End-of-Life Care Terminology
Our current featured article is titled “End-of-Life Care Terminology: A Scoping Review” authored by Zahra Rahemi, PhD, RN andTracy Fasolino, PhD, FNP-BC, ACHPN. The article is available at no cost while it is featured, and we welcome your comments in response! Here is a message that Dr. Rahemi provided about their work:
End of life care research mostly focuses on end-of-life care options, cost of care, and advance care planning. However, the type of language and terminology that is used in end-of-life care literature and advance care planning forms is overlooked. The terminology used regarding end-of-life care options can convey positive, negative, or neutral meanings. For example, the term “intensive care” might convey a negative connotation compared to “comfort care”. Using these two terms in advance care planning forms and literature may influence individuals’ understanding and decisions about preferred end-of-life care options. Terminology and language are important in caring and nursing sciences, especially in the field of end-of-life care wherein the importance of culture and diversity is emphasized. The focus of this scoping review is to recommend healthcare professional, researchers, and policy makers to use neutral connotative language and terms when designing end-of-life care or advance care planning methods.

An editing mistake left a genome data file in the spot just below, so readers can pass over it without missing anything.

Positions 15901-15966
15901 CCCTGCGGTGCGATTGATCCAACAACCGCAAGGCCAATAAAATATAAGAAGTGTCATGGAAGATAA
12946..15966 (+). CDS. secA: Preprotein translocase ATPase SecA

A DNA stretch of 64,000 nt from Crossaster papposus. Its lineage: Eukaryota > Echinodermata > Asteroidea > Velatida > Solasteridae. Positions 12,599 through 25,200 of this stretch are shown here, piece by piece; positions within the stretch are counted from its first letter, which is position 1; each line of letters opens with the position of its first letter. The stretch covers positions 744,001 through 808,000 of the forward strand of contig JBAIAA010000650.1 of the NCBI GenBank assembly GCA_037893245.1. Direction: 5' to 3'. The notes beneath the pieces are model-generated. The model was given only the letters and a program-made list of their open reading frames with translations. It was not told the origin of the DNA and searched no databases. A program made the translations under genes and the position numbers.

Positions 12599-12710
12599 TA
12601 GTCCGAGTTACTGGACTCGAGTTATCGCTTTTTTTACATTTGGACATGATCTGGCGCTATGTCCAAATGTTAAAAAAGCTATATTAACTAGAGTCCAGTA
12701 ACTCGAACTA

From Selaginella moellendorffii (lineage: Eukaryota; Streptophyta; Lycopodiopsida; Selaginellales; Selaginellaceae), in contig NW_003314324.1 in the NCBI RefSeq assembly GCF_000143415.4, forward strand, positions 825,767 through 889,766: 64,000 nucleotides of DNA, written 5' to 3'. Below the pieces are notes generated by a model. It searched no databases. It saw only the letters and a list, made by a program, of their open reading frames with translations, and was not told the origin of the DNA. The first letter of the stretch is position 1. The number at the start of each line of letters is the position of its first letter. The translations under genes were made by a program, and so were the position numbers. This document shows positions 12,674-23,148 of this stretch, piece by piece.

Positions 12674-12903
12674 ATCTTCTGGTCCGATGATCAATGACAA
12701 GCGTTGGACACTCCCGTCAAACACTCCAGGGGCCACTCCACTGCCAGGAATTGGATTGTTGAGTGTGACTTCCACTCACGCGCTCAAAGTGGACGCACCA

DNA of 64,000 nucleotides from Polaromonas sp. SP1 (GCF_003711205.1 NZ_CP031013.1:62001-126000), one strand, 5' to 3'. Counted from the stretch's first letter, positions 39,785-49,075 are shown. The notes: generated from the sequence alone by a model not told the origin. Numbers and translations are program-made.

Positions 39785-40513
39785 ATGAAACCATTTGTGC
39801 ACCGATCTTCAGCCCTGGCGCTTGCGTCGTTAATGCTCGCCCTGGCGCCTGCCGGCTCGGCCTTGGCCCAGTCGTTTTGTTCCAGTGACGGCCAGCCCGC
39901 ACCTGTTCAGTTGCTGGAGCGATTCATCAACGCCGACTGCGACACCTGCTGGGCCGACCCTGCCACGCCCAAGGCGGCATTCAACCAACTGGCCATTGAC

Thank you for this important and timely work. I am wondering, did you examine how the term EOL is defined, as I find that in itself is evolving and becoming more inclusive in some areas of practice.